Incidentally, a similar system of special schools has not grown in India, though there are a couple of thousand special schools for different disabilities mostly run by voluntary organisations. Third, though Warnock prefaced her report by stating that ‘education for the handicapped began with individual and charitable enterprise’, the premise has been questioned by Tomlinson (1982). She refers to the ‘economic and commercial interests’ of the industrial society which required people to be ‘productive’, interests of the political ruling class to ‘maintain order and control’ since ‘defective people’ were identified as ‘potential troublesome groups in the society’ and ‘the vested interests of the professional groups, particularly the medical men’ in the initial years and the ‘other professional vested interests’ subsequently as the major factors for perpetuating a segregated or special system of education. What commentators have brought out is that schooling of the disabled had not been guided by any spirit of rights or equity, much less a consideration for charity or humanitarian. ‘In the nineteenth century the established educational ideology [in England and Wales] indicated that there were qualitatively different sorts of people, who were to be offered qualitatively different sorts of education’ (Barton and Tomlinson, 1984, p. 44).

When the Warnock Committee was set up, statutory categorisation of children largely by medical professionals had been institutionalised, and the number of categories had increased over the years from two in 1886 to eleven in 1970. The Warnock Committee recommended the abolition of statutory categorisation and replaced it by introducing a new term—children with ‘special educational needs’—without exactly defining it. But the committee did give a framework for understanding the concept of special educational needs.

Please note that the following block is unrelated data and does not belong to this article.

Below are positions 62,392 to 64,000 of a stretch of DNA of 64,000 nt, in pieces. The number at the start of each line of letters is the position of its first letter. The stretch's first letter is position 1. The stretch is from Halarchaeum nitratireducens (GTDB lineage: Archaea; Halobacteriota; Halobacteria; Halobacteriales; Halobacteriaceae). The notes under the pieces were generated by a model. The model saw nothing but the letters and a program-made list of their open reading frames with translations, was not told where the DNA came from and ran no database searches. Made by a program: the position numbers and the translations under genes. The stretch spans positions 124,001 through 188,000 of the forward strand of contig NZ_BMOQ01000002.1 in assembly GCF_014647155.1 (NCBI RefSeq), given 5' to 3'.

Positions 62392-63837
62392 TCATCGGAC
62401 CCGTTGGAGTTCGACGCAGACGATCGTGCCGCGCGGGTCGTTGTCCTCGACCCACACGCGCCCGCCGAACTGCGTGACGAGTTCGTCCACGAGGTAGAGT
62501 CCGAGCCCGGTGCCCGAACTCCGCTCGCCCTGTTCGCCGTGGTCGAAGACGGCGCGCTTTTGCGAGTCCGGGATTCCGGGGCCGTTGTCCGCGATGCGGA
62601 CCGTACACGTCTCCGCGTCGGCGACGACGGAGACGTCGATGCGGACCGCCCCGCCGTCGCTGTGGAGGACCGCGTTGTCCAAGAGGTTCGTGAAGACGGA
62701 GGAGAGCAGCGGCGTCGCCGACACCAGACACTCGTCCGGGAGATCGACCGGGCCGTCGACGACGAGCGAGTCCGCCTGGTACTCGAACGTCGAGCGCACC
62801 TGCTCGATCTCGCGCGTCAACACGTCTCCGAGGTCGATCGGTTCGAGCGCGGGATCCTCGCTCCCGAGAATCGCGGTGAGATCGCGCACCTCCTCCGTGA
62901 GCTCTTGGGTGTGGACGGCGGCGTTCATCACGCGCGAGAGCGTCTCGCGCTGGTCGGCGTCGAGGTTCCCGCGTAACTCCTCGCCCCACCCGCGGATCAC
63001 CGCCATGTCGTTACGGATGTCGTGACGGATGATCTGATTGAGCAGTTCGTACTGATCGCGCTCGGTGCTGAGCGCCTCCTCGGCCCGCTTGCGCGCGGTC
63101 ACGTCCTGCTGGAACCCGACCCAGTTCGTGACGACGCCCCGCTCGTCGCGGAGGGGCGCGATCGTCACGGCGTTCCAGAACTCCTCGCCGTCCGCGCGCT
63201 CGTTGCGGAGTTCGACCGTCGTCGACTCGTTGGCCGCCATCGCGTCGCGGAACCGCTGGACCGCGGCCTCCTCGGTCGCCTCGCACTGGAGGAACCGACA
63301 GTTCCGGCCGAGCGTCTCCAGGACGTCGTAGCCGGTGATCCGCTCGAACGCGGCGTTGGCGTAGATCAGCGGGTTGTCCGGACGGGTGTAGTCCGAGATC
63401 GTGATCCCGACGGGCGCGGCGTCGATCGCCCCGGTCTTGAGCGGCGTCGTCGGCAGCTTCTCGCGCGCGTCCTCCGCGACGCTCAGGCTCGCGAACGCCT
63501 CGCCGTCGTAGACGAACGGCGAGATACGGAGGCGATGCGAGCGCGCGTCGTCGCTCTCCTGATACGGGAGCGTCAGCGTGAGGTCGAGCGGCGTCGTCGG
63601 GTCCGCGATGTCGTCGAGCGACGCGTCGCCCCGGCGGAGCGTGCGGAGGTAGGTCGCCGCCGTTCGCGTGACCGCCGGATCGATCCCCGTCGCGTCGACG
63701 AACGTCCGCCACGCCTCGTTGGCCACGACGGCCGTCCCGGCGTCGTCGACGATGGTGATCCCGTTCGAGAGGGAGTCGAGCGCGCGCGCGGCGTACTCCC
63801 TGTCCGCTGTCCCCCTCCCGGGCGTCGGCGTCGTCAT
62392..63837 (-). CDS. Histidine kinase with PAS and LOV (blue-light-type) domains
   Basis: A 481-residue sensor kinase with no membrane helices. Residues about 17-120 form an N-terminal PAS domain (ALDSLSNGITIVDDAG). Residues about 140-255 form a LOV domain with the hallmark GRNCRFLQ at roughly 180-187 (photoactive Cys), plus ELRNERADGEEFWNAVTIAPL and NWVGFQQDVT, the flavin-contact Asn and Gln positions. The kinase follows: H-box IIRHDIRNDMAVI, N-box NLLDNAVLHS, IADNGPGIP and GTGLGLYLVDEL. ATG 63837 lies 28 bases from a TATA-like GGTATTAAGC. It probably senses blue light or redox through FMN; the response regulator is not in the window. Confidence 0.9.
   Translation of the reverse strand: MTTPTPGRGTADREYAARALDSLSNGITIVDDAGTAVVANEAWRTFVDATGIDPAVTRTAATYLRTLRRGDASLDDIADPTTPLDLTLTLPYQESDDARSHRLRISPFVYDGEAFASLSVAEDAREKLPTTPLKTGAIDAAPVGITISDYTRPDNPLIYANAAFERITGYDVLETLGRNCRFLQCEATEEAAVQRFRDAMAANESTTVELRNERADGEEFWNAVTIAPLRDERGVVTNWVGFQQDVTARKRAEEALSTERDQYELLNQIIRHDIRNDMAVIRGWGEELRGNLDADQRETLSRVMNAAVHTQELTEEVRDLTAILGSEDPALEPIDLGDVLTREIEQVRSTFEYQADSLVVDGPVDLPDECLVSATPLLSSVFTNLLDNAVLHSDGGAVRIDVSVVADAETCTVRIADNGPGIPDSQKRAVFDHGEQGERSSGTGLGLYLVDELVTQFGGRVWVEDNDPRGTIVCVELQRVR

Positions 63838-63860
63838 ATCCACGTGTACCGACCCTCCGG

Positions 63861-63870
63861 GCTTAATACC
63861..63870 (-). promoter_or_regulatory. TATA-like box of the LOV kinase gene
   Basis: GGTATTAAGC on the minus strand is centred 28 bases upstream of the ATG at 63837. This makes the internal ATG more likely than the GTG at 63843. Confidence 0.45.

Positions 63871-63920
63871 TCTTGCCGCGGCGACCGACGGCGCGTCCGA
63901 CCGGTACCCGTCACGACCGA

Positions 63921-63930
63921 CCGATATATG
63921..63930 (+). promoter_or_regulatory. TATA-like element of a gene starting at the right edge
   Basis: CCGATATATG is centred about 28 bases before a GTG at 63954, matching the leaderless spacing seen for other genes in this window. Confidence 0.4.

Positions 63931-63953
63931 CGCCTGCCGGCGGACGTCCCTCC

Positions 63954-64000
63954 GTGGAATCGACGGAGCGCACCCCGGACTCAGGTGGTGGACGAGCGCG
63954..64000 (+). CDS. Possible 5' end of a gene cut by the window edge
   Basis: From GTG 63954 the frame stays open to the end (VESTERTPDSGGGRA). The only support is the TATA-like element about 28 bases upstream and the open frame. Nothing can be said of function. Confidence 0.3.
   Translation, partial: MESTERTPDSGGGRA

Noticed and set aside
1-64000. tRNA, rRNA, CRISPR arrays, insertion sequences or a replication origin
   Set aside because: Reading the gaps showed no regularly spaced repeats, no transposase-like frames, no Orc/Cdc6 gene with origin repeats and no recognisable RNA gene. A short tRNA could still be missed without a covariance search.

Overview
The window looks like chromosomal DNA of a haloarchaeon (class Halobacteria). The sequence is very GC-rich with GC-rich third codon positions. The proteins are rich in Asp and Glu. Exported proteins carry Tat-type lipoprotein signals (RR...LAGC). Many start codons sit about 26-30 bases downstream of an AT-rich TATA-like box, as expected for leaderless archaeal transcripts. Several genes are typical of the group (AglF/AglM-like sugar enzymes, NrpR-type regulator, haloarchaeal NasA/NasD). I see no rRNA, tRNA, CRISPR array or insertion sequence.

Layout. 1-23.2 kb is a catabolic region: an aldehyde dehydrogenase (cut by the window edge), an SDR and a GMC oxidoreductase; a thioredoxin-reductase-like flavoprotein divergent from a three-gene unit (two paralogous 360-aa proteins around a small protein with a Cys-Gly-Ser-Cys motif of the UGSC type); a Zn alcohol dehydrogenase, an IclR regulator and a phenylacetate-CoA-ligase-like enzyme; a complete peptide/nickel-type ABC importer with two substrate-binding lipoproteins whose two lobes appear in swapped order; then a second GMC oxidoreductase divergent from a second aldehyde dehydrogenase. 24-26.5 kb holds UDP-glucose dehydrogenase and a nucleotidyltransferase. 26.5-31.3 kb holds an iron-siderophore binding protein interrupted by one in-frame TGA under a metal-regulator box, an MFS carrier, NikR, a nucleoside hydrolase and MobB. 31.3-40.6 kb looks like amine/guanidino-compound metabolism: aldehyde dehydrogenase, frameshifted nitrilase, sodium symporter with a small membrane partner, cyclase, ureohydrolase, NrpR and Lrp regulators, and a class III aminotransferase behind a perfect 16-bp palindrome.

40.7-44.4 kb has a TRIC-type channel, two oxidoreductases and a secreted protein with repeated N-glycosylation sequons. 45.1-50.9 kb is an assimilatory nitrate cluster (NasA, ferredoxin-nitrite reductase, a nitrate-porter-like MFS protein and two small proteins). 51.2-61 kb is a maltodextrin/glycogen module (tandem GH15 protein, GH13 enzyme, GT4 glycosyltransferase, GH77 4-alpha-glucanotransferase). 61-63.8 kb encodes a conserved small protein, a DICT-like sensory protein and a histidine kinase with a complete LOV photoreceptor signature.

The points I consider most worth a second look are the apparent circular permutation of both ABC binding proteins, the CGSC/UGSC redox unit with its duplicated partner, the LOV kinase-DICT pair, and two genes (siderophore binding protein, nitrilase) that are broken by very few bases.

Special educational needs be seen not in terms of a particular disability which a child may be judged to have, but in relation to everything about him, his abilities as well as disabilities— indeed all the factors which have a bearing on his educational progress (DES, 1978).

While considering ‘all factors’ which might have a bearing on the educational progress of children, the committee expanded the scope of children with special educational needs from around 2 per cent who could have been in special schools to ‘the assumption that about one in six children at any time and up to one in five at some time during the school career will require some form of special educational provision.’ But did the committee take into account social deprivation as a factor hindering the educational progress of a child and thereby contributing to special educational needs? Clough and Corbett (2000) state:

Looking back on the days of the committee, when everyone felt that a new world was opening for disadvantaged children, the most strikingly absurd fact is that the committee was forbidden to count social deprivation as in any way contributing to educational needs…. The very idea of such a separation now seems preposterous (p. 4, emphasis mine).

In the Indian context if the concept of SEN linked with educational progress was to be extended, the factors leading to low achievement of a vast majority of children leading to their ejection and dropping out from the school system cannot be discounted. In that case, the proportion of SEN children would not remain confined to 20 per cent as assumed by the Warnock Committee about twenty-two years ago in Britain. Majority of children would be identified as having special educational needs, with 55 per cent children dropping out at the elementary level (MHRD, 2001a).

Warnock did not question the concept of segregated or special education; rather the committee recommended ten types of special school provisions: